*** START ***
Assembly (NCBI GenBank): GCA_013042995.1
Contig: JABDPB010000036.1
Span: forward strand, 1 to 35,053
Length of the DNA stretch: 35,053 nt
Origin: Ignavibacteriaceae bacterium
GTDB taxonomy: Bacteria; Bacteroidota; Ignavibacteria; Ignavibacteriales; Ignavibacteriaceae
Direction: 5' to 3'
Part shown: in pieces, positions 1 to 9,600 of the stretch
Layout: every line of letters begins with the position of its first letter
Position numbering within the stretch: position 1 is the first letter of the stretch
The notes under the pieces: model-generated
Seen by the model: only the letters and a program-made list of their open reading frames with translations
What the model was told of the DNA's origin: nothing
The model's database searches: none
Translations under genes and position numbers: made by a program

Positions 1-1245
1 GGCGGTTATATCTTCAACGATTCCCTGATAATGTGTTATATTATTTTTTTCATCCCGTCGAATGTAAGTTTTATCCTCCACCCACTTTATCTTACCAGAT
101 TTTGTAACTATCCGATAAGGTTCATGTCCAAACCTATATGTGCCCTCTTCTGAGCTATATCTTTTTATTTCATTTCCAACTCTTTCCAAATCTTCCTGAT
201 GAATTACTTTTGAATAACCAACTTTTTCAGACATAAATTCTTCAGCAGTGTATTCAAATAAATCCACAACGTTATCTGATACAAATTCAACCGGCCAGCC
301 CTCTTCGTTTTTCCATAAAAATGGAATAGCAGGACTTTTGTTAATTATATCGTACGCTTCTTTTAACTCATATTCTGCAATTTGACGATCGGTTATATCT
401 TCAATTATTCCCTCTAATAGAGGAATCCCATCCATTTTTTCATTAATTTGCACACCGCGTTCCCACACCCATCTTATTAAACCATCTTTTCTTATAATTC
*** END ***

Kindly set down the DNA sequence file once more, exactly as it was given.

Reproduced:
Assembly (NCBI GenBank): GCA_013042995.1
Contig: JABDPB010000036.1
Span: forward strand, 1 to 35,053
Length of the DNA stretch: 35,053 nt
Origin: Ignavibacteriaceae bacterium
GTDB taxonomy: Bacteria; Bacteroidota; Ignavibacteria; Ignavibacteriales; Ignavibacteriaceae
Direction: 5' to 3'
Part shown: in pieces, positions 1 to 9,600 of the stretch
Layout: every line of letters begins with the position of its first letter
Position numbering within the stretch: position 1 is the first letter of the stretch
The notes under the pieces: model-generated
Seen by the model: only the letters and a program-made list of their open reading frames with translations
What the model was told of the DNA's origin: nothing
The model's database searches: none
Translations under genes and position numbers: made by a program

Positions 1-1245
1 GGCGGTTATATCTTCAACGATTCCCTGATAATGTGTTATATTATTTTTTTCATCCCGTCGAATGTAAGTTTTATCCTCCACCCACTTTATCTTACCAGAT
101 TTTGTAACTATCCGATAAGGTTCATGTCCAAACCTATATGTGCCCTCTTCTGAGCTATATCTTTTTATTTCATTTCCAACTCTTTCCAAATCTTCCTGAT
201 GAATTACTTTTGAATAACCAACTTTTTCAGACATAAATTCTTCAGCAGTGTATTCAAATAAATCCACAACGTTATCTGATACAAATTCAACCGGCCAGCC
301 CTCTTCGTTTTTCCATAAAAATGGAATAGCAGGACTTTTGTTAATTATATCGTACGCTTCTTTTAACTCATATTCTGCAATTTGACGATCGGTTATATCT
401 TCAATTATTCCCTCTAATAGAGGAATCCCATCCATTTTTTCATTAATTTGCACACCGCGTTCCCACACCCATCTTATTAAACCATCTTTTCTTATAATTC